Over the month of June, we hope you will provide us with your thoughts about these outlines and attend a public listening session near you.  Your first chance will be the listening session this Thursday night, from 6:00-8:30 p.m., at the Women’s Memorial at the ceremonial entrance to Arlington National Cemetery. As they say in the South: Y’all come!

A key upcoming event is the National Workshop on Coastal and Marine Spatial Planning, from June 21-23. Workshop participants can learn about Coastal and Marine Spatial Planning and help frame how it can be used to harmonize the often competing uses of ocean and Great Lake waters, such as national security, energy and economic security, and conservation.

If you have not already signed up to attend the public day of the workshop here in Washington, D.C., on the 21st, you can catch it via live webcast at www.doi.gov/live.  And soon — stay tuned! — we will begin to work with states and tribes to create the regional planning bodies that will work on CMSP.

We realize the policy’s vision will not be easy, but I am hopeful. Those of us who worked hard on it are committed to having it succeed. For example, NOAA has realigned many of its working groups to be maximally supportive and effective and is developing memoranda of understanding with other agencies to ensure strong partnerships.

Let me now turn to exploring some of the ways in which healthy oceans are indeed everyone’s business — not just coastal residents’, not just ocean champions’ — but EVERYONE’S. I will highlight four arenas in which this is true: seafood, habitat restoration, marine commerce and energy.

Healthy oceans are everyone’s business because oceans have provided people with food since the origin of coastal civilizations.

  • Today, a billion people worldwide depend on seafood as their primary source of protein. The concept of “food security,” therefore, must include fisheries and aquaculture.
  • We Americans are no exception. We consume about 5 billion pounds of seafood each year.
  • U.S. commercial and recreational fisheries and aquaculture result in more than $160 billion in sales and 1.9 million jobs in U.S. commercial and recreational fisheries.
  • These 1.9 million jobs make our waterfronts working waterfronts.

Who are these workers?

They are the boat captains and their crews, the oyster farmers and workers in seafood processing plants. They are the charter boat operators that make it possible for others to get out on the water to fish. They are the truckers transporting seafood from the dock to processors and elsewhere.  They are the retailers selling us key ingredients for seafood dinners in our homes, and the chefs, cooks, and wait staff that serve them to us in restaurants.

Healthy oceans support healthy fisheries and food security, while supplying jobs and strengthening the economy.

Prior to 1976 — the nation’s bicentennial — federal management of marine fisheries was almost nonexistent. That year, in 1976, the Magnuson-Stevens Act spurred a movement to end overfishing and rebuild depleted stocks.  This year we celebrate the 35th anniversary of the Magnuson-Stevens Act. And thanks to its vision and courageous action, we are turning the corner on ending overfishing.

The Magnuson-Stevens Act put the U.S. on track to end overfishing in federally managed fisheries, rebuild stocks, and ensure conservation and sustainable use of ocean resources.  Today, fisheries harvested in the U.S. are scientifically monitored, regionally managed, and legally enforced under 10 strict national standards for sustainability.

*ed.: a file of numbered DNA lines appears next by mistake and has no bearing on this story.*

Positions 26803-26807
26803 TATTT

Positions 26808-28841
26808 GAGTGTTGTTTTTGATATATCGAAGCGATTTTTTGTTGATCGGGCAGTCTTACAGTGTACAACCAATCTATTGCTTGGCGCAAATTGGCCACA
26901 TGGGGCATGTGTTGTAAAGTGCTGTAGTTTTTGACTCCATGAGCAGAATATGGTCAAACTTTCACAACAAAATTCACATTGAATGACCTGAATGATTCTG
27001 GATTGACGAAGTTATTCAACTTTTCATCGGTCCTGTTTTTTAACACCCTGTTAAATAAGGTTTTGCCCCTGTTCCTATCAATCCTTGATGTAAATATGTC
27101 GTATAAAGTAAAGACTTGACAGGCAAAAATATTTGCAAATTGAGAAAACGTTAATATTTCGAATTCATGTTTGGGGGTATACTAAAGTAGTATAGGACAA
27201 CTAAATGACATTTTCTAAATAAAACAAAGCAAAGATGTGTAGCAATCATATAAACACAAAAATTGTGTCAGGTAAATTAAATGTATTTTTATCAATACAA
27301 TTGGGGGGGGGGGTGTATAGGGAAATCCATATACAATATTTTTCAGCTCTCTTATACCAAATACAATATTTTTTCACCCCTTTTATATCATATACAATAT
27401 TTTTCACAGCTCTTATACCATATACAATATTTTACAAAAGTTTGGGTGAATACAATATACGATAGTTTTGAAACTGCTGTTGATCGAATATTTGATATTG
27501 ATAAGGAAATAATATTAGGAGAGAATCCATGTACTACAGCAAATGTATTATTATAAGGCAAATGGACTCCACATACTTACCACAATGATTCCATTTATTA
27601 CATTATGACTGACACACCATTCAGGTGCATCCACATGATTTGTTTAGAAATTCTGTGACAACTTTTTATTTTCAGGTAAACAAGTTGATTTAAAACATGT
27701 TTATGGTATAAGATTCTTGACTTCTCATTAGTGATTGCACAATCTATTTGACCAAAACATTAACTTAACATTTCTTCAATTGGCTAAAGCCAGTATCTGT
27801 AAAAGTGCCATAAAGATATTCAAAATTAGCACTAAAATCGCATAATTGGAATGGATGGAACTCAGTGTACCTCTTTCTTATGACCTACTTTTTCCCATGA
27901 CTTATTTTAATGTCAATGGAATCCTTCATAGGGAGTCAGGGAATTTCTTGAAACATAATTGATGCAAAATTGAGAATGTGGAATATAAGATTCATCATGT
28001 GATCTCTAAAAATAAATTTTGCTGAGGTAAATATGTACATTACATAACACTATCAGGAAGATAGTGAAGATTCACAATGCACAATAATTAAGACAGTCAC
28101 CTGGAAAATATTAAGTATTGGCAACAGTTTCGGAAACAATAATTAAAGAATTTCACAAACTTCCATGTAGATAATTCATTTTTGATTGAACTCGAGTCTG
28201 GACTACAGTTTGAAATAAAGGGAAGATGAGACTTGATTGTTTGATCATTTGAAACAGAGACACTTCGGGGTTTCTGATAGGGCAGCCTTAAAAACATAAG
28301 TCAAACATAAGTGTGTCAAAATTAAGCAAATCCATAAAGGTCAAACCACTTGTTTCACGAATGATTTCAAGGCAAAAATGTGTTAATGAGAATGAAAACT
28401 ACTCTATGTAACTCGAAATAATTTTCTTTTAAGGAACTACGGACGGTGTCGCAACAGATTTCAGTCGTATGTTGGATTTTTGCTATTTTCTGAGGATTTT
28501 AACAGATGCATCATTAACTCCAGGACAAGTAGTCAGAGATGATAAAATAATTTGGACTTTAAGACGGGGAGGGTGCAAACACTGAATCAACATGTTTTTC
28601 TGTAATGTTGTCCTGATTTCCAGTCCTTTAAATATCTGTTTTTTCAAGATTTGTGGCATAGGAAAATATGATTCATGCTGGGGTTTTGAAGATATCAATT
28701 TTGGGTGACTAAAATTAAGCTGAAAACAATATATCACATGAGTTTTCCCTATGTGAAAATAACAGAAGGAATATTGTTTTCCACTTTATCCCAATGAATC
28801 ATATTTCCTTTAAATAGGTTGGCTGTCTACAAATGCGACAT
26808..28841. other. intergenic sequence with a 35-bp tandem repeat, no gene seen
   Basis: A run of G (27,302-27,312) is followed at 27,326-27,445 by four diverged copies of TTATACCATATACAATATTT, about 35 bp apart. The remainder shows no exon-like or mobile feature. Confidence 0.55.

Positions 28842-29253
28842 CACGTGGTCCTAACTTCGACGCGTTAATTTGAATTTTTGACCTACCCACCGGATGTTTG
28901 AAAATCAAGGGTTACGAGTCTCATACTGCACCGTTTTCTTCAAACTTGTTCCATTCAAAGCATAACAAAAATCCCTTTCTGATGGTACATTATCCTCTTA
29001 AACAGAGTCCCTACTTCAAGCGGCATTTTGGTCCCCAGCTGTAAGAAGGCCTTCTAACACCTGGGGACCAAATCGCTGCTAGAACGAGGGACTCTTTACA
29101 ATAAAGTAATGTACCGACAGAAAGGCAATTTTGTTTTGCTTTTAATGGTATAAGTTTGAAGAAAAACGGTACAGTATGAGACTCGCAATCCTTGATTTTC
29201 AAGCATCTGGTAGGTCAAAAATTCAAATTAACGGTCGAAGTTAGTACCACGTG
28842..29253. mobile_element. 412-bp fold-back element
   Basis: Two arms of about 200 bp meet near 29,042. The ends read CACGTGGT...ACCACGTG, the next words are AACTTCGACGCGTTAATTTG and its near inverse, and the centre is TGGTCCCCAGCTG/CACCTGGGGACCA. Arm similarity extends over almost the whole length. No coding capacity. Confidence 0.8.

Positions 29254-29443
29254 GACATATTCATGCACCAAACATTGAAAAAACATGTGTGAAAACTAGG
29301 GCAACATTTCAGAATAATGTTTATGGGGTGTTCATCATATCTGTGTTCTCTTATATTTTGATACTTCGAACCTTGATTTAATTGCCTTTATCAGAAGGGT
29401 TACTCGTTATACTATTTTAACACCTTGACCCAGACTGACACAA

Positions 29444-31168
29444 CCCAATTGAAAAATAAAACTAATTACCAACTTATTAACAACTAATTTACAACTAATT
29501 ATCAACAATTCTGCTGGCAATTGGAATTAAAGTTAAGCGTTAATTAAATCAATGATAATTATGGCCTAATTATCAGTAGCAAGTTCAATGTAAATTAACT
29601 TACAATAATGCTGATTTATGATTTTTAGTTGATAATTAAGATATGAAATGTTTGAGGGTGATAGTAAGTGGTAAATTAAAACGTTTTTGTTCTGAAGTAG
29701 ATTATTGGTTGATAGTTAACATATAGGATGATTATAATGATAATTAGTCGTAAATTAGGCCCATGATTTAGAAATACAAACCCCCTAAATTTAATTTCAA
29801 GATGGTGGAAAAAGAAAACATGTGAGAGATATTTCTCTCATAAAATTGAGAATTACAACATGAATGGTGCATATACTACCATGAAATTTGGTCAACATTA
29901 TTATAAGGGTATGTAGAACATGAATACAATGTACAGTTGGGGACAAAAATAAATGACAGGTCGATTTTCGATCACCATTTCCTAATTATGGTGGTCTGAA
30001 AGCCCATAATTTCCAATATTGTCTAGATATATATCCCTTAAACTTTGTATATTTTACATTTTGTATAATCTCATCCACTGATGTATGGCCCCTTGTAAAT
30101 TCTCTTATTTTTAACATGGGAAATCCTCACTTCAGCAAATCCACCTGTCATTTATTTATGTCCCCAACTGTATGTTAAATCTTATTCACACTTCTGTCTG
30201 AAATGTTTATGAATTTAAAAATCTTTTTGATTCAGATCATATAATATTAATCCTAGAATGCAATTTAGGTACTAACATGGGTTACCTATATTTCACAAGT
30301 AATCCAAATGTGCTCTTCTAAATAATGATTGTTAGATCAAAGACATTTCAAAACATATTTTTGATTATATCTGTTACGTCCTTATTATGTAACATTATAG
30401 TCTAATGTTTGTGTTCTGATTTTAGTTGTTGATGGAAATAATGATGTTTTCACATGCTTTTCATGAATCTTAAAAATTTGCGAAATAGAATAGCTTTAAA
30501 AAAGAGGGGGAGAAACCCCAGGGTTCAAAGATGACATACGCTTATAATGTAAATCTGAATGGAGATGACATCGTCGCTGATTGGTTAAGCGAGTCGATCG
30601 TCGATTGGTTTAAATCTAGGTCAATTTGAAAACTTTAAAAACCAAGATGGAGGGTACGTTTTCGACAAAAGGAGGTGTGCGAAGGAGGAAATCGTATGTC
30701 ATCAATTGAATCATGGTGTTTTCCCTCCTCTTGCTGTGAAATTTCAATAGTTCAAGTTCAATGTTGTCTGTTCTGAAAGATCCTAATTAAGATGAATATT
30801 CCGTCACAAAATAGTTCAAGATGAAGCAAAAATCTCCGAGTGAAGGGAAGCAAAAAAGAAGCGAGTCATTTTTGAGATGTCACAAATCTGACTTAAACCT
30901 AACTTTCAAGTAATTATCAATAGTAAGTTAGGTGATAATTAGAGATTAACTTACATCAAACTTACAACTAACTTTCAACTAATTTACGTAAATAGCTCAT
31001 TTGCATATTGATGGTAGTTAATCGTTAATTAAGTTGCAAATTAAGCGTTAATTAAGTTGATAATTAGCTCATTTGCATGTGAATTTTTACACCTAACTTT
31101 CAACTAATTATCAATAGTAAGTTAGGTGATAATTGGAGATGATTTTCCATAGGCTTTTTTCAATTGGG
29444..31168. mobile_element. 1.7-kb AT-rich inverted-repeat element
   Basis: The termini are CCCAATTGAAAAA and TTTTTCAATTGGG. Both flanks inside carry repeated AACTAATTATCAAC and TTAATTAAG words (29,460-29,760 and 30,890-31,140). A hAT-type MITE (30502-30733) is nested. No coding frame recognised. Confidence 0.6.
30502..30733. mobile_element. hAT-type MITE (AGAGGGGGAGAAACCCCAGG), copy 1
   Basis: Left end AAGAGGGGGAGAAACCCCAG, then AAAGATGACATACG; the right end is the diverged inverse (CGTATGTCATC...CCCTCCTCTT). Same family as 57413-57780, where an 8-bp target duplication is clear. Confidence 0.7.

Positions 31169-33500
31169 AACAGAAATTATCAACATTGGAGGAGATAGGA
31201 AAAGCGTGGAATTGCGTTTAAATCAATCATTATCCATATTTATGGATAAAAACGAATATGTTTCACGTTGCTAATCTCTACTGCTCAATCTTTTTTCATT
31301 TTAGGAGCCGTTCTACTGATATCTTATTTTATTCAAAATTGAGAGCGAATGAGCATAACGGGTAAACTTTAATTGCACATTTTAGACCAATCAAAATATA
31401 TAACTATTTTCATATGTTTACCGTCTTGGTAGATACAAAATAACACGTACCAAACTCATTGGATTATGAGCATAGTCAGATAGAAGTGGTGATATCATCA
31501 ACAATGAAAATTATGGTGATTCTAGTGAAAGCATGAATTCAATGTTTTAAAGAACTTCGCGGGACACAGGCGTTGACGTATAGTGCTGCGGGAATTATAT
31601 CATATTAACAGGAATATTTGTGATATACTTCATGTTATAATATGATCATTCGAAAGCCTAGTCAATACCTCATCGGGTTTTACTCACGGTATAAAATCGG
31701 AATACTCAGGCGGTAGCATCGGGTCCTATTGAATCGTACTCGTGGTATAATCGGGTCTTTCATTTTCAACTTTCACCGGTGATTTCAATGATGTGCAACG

We are on track for annual catch limits and accountability to be in place for all 528 federally managed fish stocks and complexes by the end of 2011.

With the rebuilding of fisheries underway, we are beginning to see real benefits for fishermen, fishing communities, and for our commercial and recreational fishing industries.  Rebuilding all U.S. fish stocks would add an additional $31 billion in sales impacts, support an additional 500,000 jobs — that is a half MILLION jobs — and increase annual dockside revenues by more than 50 percent.

We must continue to invest in the science that diminishes uncertainty in fisheries and assures levels of harvest are monitored so that we maintain sustainable levels. Only then can we realize the potential of fully sustainable fisheries domestically and continue to pursue exporting these practices internationally where real challenges to our ocean’s living marine resources still exist.

U.S. and worldwide demand for seafood will continue to grow as the population and consumer awareness of seafood’s health benefits grow. And, as we are ending overfishing we must simultaneously build a sustainable aquaculture industry here in the U.S.

Already, aquaculture plays a far larger role in seafood supply than many people know:

  • Approximately 84 percent of the seafood consumed in the United States is imported, and about half of that comes from foreign aquaculture.
  • In 2009, aquaculture crossed the threshold of providing more than half of all seafood consumed worldwide. Yet, U.S. aquaculture provides only about 5 percent of the seafood consumed in the United States.
  • Driven by imports, the U.S. seafood trade deficit has grown to over $9 billion annually — the highest it’s ever been. There is clearly an opportunity for growth in this industry. If done wisely, aquaculture can complement wild fisheries while contributing to healthy oceans and coastal economies.
  • In February of this year, the Department of Commerce and NOAA jointly released draft Aquaculture Policies for public comment. The public comment period ended on April 11. Once the policies are in place, NOAA will work with partners to create initiatives that encourage growth of sustainable aquaculture.

We can see how sustainable aquaculture creates multiple benefits by taking a look at Perry Raso, an oyster farmer in Rhode Island.

In 2002, Perry started his oyster farm. Two years ago, he opened a seafood restaurant next door. He now has seven full-time employees who tend the oyster farm and 130 people working in his restaurant.